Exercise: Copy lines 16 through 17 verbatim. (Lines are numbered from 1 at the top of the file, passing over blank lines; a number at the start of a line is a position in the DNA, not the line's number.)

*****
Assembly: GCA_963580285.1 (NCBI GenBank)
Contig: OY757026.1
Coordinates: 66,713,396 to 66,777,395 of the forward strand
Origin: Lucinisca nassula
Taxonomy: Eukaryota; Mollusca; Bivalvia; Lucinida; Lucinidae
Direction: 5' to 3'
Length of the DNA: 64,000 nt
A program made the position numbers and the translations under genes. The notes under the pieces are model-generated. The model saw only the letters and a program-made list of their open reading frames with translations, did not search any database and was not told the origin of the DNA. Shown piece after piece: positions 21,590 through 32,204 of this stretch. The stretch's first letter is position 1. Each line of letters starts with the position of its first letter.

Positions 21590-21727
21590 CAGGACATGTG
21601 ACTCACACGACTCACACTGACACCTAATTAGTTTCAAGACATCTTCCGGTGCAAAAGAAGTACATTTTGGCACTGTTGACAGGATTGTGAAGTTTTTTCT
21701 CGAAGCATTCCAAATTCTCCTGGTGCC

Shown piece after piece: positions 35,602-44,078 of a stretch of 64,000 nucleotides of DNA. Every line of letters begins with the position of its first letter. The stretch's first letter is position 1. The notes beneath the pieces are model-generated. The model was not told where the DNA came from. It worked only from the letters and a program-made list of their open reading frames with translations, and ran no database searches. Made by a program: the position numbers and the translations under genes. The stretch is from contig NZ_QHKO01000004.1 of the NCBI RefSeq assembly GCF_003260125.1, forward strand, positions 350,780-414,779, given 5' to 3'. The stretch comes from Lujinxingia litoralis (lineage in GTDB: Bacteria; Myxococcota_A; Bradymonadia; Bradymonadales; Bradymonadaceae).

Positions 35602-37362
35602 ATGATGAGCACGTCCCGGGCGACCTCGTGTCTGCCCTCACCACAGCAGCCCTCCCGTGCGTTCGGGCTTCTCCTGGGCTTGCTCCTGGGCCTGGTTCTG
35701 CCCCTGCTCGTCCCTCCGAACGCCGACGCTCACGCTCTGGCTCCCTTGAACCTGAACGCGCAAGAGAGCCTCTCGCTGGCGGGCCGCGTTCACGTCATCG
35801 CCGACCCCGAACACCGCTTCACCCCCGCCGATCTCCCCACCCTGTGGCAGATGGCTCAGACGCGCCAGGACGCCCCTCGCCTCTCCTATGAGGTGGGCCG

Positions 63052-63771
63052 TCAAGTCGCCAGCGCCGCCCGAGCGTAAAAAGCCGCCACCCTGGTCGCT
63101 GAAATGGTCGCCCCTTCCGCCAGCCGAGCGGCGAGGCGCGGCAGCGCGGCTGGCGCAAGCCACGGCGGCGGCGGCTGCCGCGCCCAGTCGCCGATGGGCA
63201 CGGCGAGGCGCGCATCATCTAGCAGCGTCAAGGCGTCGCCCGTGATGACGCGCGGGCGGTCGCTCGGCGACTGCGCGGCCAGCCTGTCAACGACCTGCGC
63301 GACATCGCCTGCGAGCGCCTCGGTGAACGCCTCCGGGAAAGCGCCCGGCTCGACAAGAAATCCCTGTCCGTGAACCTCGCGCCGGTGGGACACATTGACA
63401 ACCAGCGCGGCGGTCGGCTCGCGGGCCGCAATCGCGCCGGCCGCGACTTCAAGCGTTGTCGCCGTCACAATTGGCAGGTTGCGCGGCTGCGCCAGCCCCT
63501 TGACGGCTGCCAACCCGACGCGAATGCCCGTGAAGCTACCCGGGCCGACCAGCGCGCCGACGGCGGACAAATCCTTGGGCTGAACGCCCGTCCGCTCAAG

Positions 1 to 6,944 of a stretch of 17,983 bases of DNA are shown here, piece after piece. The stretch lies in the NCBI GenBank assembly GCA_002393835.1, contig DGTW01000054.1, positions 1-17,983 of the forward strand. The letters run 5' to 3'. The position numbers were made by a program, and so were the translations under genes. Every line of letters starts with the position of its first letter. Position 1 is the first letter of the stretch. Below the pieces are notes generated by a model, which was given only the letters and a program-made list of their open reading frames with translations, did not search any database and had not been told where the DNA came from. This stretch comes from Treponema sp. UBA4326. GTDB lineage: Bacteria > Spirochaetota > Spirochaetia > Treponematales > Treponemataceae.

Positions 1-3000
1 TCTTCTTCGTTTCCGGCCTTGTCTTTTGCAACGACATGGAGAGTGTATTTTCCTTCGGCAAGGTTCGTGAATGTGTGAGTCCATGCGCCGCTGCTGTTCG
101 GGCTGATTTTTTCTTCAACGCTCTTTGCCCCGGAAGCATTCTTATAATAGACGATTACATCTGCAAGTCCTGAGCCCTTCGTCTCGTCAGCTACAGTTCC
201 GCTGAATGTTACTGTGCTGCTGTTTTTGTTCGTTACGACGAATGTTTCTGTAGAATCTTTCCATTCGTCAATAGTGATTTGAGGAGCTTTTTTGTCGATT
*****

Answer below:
35701 CCCCTGCTCGTCCCTCCGAACGCCGACGCTCACGCTCTGGCTCCCTTGAACCTGAACGCGCAAGAGAGCCTCTCGCTGGCGGGCCGCGTTCACGTCATCG
35801 CCGACCCCGAACACCGCTTCACCCCCGCCGATCTCCCCACCCTGTGGCAGATGGCTCAGACGCGCCAGGACGCCCCTCGCCTCTCCTATGAGGTGGGCCG